Switzerland has a huge stockpile of smallpox vaccines, but it’s unusable – rts.ch

In 2001, following the rise of the terrorist threat, Switzerland acquired more than 8 million doses of smallpox vaccine. But as it is an old generation vaccine with significant side effects, it is unthinkable to use it today and a new order will have to be placed.

The Federal Council is expected to announce on Wednesday the purchase of a vaccine to stem monkeypox. It is in fact a vaccine against traditional smallpox, of the third generation, a vaccine that Switzerland does not have in stock.

In secret army pharmacy stocks, Switzerland, on the other hand, has millions of doses of the first generation vaccine, enough to vaccinate the entire Swiss population. However, it is 50 years old and is unusable today.

Too many side effects

“Under no circumstances will we recommend this vaccine to protect against monkey pox. Its side effects are too great. There is a multiplication of the virus which gives lesions for about three weeks”, explained Tuesday in the 7:30 p.m. of the RTS Professor in charge of the Center for Emerging Viral Diseases at HUG Laurent Kaiser.

“These first-generation vaccines do not meet current manufacturing or safety standards,” says the OFSP.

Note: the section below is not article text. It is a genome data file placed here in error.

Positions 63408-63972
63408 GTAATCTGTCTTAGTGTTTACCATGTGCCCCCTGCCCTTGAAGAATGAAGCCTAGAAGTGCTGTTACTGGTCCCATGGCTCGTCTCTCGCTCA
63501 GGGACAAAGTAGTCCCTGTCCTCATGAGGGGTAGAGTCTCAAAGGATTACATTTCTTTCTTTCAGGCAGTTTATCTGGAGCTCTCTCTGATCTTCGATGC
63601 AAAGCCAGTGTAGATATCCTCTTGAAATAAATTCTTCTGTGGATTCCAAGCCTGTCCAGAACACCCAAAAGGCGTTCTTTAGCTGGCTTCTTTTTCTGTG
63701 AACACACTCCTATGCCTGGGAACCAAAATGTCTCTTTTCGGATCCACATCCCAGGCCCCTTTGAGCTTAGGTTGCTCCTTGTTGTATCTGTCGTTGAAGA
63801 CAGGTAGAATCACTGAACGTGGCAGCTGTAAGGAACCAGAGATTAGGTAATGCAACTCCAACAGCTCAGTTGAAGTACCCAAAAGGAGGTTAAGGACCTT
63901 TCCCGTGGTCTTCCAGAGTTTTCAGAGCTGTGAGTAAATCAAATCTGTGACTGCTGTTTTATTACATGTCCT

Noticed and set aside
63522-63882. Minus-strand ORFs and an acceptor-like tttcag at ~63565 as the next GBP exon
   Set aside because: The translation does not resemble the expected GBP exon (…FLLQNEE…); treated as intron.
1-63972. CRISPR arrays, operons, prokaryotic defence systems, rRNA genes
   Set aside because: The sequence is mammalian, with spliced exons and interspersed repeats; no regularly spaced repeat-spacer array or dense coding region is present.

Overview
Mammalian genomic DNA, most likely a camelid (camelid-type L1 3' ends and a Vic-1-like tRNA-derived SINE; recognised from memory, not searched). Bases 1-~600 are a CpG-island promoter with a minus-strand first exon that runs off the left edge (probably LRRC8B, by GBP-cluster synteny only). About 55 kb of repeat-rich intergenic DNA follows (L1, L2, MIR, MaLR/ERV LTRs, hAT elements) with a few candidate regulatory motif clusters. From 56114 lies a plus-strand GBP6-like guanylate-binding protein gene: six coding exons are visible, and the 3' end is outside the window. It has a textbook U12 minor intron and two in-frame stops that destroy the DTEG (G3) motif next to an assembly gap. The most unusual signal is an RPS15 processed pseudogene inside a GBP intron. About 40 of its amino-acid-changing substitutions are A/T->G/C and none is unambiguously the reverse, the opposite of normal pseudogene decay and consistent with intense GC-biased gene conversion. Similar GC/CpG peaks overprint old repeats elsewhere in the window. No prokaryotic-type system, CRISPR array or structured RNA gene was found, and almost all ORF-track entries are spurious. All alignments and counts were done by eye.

This first generation of vaccines against smallpox was administered in Switzerland until 1972. Then, in 1980, the disease was officially eradicated from the surface of the planet.

But the attacks of September 11, 2001 redistribute the cards. Smallpox becomes a bioterrorist threat and countries re-equip themselves. As an archive of the Téléjournal announces that year, the Federal Council decides to buy millions of doses of vaccine against smallpox, for an amount of 10 million francs. A little over 20 years later, they are still sleeping in fridges.

Efficiency yet to be precisely defined

After the first came the second generation of smallpox vaccines, which Switzerland did not acquire. Today, it is the purchase of third-generation vaccines that is under negotiation.

“These are extremely attenuated vaccines. The virus will penetrate the human cell, but it will be unable to create new viruses. It’s a bit like with messenger RNA”, explains Laurent Kaiser.

If the indicators seem reassuring, the effectiveness of these third-generation vaccines against monkey pox, a different virus, although genetically close to human smallpox, remains to be precisely defined.

>> Also listen to Geneva cantonal doctor Aglaé Tardin talk about the arrival of the smallpox vaccine on the 7:30 p.m. set on Tuesday:

Aglaé Tardin talks about the monkeypox vaccine / 7:30 p.m. / 3 min. / yesterday at 7:30 p.m.

TV Subject: Theo Jeannet

Adaptation web: Vincent Cherpillod

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